The most telling part of Jones' career with England and the forecast for the 2019 Rugby World Cup in Japan will be the manner in which they move forward. If Jones falls back on the side that started the tournament, using the loss to Ireland as the excuse, we can expect similar heartbreak to the last World Cup.
The England boss must now build upon the solid foundations he has laid, and quickly, lest they crumble amidst confusion. Charlie Ewels and Zach Mercer are just two examples of players Jones has overseen the development of and can begin to reap the rewards. He must also welcome in players that have thus far been left out in the cold, expanding the currently limited potential of the squad. it is imperative that Don Armand retains his place in the EPS while Wasps star scrum-half Dan Robson must be introduced as a regular squad member. A blend of blossoming youth and in-form Premiership regulars embedded within the squad can help take England to new heights, but only if the right staff are steering the ship.
The return from injury of Ellis Genge, Billy Vunipola, Nathan Hughes, Tommy Taylor, Manu Tuilagi and Jack Nowell can all go some way to offering Jones further options. His biggest challenge is deciding who will fit in and add what is lacking, and who will merely offer much of the same. Such is the responsibility and pay-grade of an international head coach and something the likes of Joe Schmidt and Steve Hansen have proven a track record in doing.
It's Not All Doom And Gloom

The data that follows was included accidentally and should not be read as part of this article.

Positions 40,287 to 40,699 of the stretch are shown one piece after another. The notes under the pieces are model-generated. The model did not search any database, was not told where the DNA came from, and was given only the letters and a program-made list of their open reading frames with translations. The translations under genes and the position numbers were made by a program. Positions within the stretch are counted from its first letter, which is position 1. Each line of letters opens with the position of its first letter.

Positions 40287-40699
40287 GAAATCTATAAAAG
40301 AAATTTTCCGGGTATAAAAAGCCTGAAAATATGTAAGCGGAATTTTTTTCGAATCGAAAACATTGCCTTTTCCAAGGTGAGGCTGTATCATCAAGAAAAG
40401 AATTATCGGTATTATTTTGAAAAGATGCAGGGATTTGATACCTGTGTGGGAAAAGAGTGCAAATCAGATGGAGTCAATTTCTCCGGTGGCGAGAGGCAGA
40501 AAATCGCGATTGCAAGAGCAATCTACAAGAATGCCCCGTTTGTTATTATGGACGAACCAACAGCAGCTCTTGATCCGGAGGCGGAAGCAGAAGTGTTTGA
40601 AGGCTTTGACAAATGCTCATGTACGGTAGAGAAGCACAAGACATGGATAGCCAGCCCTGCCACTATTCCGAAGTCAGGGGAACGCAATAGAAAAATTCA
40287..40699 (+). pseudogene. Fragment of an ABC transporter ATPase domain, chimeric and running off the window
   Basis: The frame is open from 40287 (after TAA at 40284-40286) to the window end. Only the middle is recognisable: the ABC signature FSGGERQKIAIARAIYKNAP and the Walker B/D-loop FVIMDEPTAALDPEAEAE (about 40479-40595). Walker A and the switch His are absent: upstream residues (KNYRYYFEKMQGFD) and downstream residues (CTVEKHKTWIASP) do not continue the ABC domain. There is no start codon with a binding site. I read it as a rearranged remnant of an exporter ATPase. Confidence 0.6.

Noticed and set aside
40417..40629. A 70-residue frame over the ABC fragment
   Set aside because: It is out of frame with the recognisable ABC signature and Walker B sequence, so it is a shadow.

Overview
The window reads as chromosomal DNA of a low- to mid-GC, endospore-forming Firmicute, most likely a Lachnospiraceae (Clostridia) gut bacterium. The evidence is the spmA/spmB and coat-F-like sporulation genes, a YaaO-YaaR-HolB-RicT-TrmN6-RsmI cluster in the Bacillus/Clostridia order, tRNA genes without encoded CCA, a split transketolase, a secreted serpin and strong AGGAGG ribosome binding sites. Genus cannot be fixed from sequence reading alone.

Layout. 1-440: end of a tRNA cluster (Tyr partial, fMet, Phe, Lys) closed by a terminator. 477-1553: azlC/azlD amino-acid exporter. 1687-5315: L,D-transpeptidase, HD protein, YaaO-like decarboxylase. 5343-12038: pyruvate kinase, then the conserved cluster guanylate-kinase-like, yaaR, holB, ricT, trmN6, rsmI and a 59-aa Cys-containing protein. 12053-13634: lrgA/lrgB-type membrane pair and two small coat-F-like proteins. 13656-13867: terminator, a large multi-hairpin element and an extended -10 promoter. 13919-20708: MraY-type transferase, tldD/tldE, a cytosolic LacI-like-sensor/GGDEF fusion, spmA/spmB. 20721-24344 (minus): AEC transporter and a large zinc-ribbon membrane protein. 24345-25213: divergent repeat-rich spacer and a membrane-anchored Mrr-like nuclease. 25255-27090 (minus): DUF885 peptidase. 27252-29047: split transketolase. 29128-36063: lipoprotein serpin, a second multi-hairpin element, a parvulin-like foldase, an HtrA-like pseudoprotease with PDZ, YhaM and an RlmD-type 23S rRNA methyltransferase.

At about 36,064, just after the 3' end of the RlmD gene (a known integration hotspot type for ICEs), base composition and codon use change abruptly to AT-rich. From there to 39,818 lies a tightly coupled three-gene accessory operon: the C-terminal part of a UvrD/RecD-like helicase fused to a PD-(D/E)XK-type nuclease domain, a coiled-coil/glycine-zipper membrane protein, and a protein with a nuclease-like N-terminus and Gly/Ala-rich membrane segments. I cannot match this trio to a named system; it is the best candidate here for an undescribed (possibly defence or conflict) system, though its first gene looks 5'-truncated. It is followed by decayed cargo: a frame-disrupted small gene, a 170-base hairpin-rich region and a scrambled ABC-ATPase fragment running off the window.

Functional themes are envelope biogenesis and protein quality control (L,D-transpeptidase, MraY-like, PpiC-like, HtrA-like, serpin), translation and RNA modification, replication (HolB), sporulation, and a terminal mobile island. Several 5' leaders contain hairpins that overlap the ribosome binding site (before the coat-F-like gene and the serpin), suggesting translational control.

Despite the issues highlighted above, all is not lost, there is plenty of potential in this side that can now serve as the foundations of one of the grandest skyscrapers in the international climate. England are closer than their results give away and a fifth-place finish should be tempered with the competitiveness between second and fifth. The spot England find themselves in was preventable, but they are not as far behind as first sights suggest.
In a parallel universe where Joe Schmidt suddenly takes over from Jones, we could expect England to be in contention for a Grand Slam by this time next year. It's all down to how Jones manages his squad. Not only must he tweak his selections, but the intensity in which he trains them. It's all well and good having a side that trains themselves to the nth degree, but if you are draining the tank that should be emptied on match day, you will never see your full potential.
Eddie Jones must now live up to his name as one of the best coaches in World Rugby and take a side full of promise, both present and future, to the next level. If the Australian proves too stuck in his ways and fights change, his fate will be no different to Lancaster's in 2015.